Death of a US-based Russian opera conductormain
The Pennsylvania voice coach Victoria Hart has posted sad news of the death of her husband, Valery Ryvkin:
Dear Friends and Colleagues, I am so very sad to tell you that my darling husband Valery Ryvkin passed away in his sleep early Wednesday morning. Most of you will not know that he was battling a rare and deadly form of cancer and sadly lost the fight. His passing leaves an enormous hole in my heart, and that of his beloved daughter Amanda Ryvkin and his father Alexander Ryvkin. There is a Russian saying, “many people love music, but music loves very few.” Music adored Valery, and the feeling was mutual. Orchestras threw roses on the stage when he conducted, and singers felt buoyed by his conducting and uplifted by his coaching. His was a unique talent not only for making music, but for imbuing those around him with his robust, deeply felt, and intellectually rigorous approach. And always that cherubic smile and delight in all things lovely and his delicious laugh at all things silly. He will be missed.
Valery Ryvkin was Associate Professor of Voice and Opera at Temple University Boyer College of Music and Artistic Director and Conductor of Temple Opera. He also worked in in Suzhou, China, LA Opera’s Young Artist Program, Queens College, Pittsburgh Opera and more.
Full obituary here.
so much sad news
I had the immense pleasure of working with Valery several years ago while I was a student. I don’t think I ever felt more comfortable with any other conductor. This is a huge loss. Not only was he an extraordinary musician, he was, more importantly, an incredibly kind, caring, warm, and generous man. He will be deeply missed.
Valery was also Artistic Director and Principal Conductor of Opera Santa Barbara from 1999 until 2008. He was a terrific conductor and an absolutely wonderful human being. He was loved by all who worked with him, will be deeply missed by his Santa Barbara family.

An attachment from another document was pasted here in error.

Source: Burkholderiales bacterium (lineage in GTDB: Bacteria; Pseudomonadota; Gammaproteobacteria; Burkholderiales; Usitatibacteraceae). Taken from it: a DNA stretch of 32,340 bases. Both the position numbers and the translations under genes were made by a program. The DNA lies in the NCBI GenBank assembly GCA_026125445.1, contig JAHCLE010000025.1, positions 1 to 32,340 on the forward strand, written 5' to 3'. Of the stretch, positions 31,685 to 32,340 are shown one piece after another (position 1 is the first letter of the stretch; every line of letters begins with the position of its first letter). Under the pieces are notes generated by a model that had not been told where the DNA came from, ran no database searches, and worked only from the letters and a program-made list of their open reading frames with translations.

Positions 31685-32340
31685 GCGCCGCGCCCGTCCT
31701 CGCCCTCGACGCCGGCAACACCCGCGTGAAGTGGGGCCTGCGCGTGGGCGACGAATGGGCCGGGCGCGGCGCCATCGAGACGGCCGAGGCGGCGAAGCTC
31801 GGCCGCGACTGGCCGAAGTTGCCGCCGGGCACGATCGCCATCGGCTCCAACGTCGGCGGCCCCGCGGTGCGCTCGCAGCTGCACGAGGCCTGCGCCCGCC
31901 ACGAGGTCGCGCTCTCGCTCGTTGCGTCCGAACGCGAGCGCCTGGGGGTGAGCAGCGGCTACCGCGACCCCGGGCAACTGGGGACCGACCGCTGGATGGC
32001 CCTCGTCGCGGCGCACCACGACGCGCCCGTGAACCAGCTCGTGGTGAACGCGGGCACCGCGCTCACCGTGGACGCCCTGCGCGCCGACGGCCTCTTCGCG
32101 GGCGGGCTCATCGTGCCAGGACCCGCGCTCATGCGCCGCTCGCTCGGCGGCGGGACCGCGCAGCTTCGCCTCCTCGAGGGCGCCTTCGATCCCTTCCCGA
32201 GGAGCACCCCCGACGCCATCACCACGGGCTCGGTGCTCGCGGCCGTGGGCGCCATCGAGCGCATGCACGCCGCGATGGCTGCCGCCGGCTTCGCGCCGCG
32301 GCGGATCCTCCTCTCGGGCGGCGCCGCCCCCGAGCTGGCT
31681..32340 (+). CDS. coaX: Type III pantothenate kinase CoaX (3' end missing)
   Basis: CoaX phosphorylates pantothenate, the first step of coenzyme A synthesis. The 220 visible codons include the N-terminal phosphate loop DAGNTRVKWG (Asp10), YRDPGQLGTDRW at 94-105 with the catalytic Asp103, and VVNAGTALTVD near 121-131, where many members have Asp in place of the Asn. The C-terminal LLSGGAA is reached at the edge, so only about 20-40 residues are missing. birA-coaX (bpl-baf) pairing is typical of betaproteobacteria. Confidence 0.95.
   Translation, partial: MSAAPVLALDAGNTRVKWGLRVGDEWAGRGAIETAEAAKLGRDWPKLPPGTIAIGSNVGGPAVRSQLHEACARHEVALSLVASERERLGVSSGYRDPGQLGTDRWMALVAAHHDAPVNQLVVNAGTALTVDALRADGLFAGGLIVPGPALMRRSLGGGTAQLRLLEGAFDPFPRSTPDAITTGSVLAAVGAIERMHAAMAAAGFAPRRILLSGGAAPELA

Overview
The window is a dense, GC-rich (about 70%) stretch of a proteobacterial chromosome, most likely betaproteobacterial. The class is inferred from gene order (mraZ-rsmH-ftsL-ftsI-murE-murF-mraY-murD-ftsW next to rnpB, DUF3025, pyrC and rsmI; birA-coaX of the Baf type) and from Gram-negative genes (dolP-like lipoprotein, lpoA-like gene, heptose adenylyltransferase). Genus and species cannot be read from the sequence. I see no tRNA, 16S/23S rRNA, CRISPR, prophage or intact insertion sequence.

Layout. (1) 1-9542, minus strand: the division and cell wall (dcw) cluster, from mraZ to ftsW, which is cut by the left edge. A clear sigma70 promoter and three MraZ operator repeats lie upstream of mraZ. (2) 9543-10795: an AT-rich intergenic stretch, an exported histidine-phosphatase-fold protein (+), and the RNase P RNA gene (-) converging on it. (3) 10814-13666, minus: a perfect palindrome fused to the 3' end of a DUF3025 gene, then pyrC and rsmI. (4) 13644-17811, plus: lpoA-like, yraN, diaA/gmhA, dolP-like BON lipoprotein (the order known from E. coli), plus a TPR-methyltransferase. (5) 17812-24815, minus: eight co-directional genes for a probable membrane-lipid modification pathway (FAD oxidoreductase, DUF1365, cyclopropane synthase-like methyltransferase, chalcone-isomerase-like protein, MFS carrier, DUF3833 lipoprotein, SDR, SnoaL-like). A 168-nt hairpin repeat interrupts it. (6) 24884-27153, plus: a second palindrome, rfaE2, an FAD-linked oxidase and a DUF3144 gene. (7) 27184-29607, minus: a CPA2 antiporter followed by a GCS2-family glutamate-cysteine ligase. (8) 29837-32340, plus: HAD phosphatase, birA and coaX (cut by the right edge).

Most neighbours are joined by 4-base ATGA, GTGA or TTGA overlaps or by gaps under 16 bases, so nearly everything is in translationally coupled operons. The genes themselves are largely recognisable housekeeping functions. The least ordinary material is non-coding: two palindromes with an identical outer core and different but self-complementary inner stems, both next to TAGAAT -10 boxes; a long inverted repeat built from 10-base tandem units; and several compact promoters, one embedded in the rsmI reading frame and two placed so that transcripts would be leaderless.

Very sad… I performed under Mr. Ryvkin last year and he was a pleasure to work with.
Such a nice man and so dedicated to his craft.
Maestro Ryvkin conducted our annual Palm Spring Opera Guild Opera in the Park concert for many years. I was looking together to working with him again this Spring. He was a first class musician with a broad knowledge of opera. And he was a charming, engaging man and a good friend. He will be missed.
Such a loss of a truly marvelous gentleman
SUCH a terrific person. So damned sad…
My dearest friend and colleague for over 30 years has left us too soon. We met at a used record shop on West 72nd street in Manhattan and from there our friendship took off. Valery loved the vocal world, we shared and traded recordings endlessly. He mentioned that he had over 40 different versions of Strauss’ “Der Rosenkavalier”. He collected all the great conductors, above all Herbert von Karajan, and Carlos Kleiber, both of whom he absolutely idolized. Valery was among the most talented vocal coaches and conductors of our times. He was able to share his talents in so many places. He is loved by all who had the opportunity to know and collaborate with him. He was also the nicest and most caring human being. RIP my friend. I will miss you greatly.
Such a shock and loss!
The smile and those quick fingers on the baton and piano are great memories.
I am so fortunate to have worked with Valery on many occasions over several years.
Our thoughts are with Vicky and Amanda on this saddest of occasions.
There should also be mention of his artistic and music directorships of Santa Barbara Opera and Greensboro Opera. Valery also did music preparation at the Met including “Lady Macbeth at Mtensk,” where the Met orchestra applauded him after rehearsals; “The Fiery Angel” at San Francisco Opera; and “Roméo et Julliet” at LA Opera. At San Diego he conducted a fabulous production of Boris Godunov with Ferruccio Furlanetto in the title role. He also conducted the world premier of Stephen Schwarz’s “Seance on a Wet Afternoon.” His accomplishments were many. He was a great student of all things music and took the example of great conductors of the past to inform and give his interpretations a depth of knowledge of style and feeling attained by few conductors.
Those of us who were lucky enough to have him as a friend, we had our lives enriched enormously by his presence. His was an irreplaceable friendship.
I only met Valery last summer, playing 1st trumpet with the Atlantic Coast Opera’s performance of La Forza- He was a very kind, engaging, and capable musician, and it was a pleasure to both work with him, and discuss music- He was very accessible, with a gentleness not always seen in this profession- I’m sorry for his passing
I will miss Valery, I will never forget the many nights we spent in stimulating conversation over a bottle of burgundy when he was with Greensboro opera.